The Mortgage Bankers Association (MBA) today released its Weekly Mortgage Applications Survey for the week ending March 25, 2011.

The MBA's loan application survey covers over 50% of all U.S. residential mortgage loan applications taken by mortgage bankers, commercial banks, and thrifts. The data gives economists a snapshot view of consumer demand for mortgage loans. In a falling mortgage rate environment, a trend of increasing refinance applications implies consumers are seeking out lower monthly payments. If consumers are able to reduce their monthly mortgage payment and increase disposable income through refinancing, it can be a positive for the economy as a whole (may boost consumer spending. Also allows debtors to pay down personal liabilities faster). A trend of declining purchase applications implies home buyer demand is shrinking.

Excerpts from the Release...

The Market Composite Index, a measure of mortgage loan application volume, Mortgage applications decreased 7.5 percent on a seasonally adjusted basis from one week earlier.  On an unadjusted basis, the Index decreased 7.2 percent compared with the previous week.  

The Refinance Index decreased 10.1 percent from the previous week.  The four week moving average is up 2.0 percent.  The refinance share of mortgage activity decreased to 64.3 percent of total applications from 66.4 percent the previous week. This is the second lowest refinance share reported since May 2010. 

The seasonally adjusted Purchase Index decreased 1.7 percent from one week earlier. The unadjusted Purchase Index decreased 1.5 percent compared with the previous week and was 21.9 percent lower than the same week one year ago.  The four week moving average is up 2.1 percent. 

The average contract interest rate for 30-year fixed-rate mortgages increased to 4.92 percent from 4.80 percent, with points decreasing to 0.83 from 0.96 (including the origination fee) for 80 percent loan-to-value (LTV) ratio loans.  The effective rate also increased from last week.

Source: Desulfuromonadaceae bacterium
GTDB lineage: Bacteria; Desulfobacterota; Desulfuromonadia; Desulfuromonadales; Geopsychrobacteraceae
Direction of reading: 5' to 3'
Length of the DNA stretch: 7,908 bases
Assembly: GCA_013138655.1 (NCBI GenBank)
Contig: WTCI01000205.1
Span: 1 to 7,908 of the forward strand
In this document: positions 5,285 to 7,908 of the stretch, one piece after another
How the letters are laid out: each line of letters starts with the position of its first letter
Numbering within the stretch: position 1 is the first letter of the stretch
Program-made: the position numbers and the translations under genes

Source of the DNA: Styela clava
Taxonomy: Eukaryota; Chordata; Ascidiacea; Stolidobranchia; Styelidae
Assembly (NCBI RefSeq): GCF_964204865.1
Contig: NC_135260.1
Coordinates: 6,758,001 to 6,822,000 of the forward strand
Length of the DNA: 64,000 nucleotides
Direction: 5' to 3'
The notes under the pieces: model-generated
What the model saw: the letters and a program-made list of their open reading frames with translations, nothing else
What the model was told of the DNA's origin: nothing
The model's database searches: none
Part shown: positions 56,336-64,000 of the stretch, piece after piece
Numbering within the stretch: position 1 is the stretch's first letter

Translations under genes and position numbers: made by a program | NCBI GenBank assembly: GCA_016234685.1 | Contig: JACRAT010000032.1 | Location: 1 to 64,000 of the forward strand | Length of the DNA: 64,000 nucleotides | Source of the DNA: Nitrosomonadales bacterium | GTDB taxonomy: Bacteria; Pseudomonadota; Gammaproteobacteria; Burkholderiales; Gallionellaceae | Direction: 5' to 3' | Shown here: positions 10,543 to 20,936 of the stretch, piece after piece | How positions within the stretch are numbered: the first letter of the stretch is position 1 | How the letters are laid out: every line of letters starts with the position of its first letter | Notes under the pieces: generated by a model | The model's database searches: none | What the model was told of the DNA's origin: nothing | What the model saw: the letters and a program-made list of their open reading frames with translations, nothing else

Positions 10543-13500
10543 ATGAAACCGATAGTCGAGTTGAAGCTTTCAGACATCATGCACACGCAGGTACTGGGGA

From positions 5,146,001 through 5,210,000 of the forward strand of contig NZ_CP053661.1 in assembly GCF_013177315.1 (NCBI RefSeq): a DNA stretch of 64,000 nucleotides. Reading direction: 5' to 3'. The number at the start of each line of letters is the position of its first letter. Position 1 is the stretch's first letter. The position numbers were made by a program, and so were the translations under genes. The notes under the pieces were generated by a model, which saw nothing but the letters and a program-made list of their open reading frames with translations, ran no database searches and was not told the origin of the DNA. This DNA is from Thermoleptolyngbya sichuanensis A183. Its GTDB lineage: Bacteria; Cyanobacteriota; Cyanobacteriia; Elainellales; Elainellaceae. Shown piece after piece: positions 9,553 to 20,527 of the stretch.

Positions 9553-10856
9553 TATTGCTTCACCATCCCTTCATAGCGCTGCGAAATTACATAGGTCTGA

The average contract interest rate for 15-year fixed-rate mortgages increased to 4.16 percent from 4.02 percent, with points increasing to 0.99 from 0.90 (including the origination fee) for 80 percent LTV loans. The effective rate also increased from last week.

"Treasury and mortgage rates increased towards the end of last week, as global markets calmed following the recent crises in Japan and the Middle East," said Michael Fratantoni from MBA. "Refinance volume predictably fell in response to these rate increases. As rates climb back to 5%, fewer homeowners have both the incentive and the ability to refinance."

MND's Adam Quinones had this to say last week...

"Recently lower mortgage rates have done little to motivate potential refinance candidates." said MND's Managing Editor Adam Quinones. "This isn't a big surprise as most qualified borrowers  simply don't have an incentive to refinance because they already did last year when rates were near record lows.  Other than that, qualification issues continue to prevent many folks from lowering their monthly payment. We do however expect a modest increase in purchase activity heading into the spring buying season."

Today he adds, "It certaintly seems like the folks who missed out on a refinance in November are the only borrowers remaining who are eligible for a rate reduction.  Unfortunately we'll need to see 30-year mortgage rates in the 4.25% area before a significant uptick in refinance activity is observed. Otherwise originators should be building their purchase business."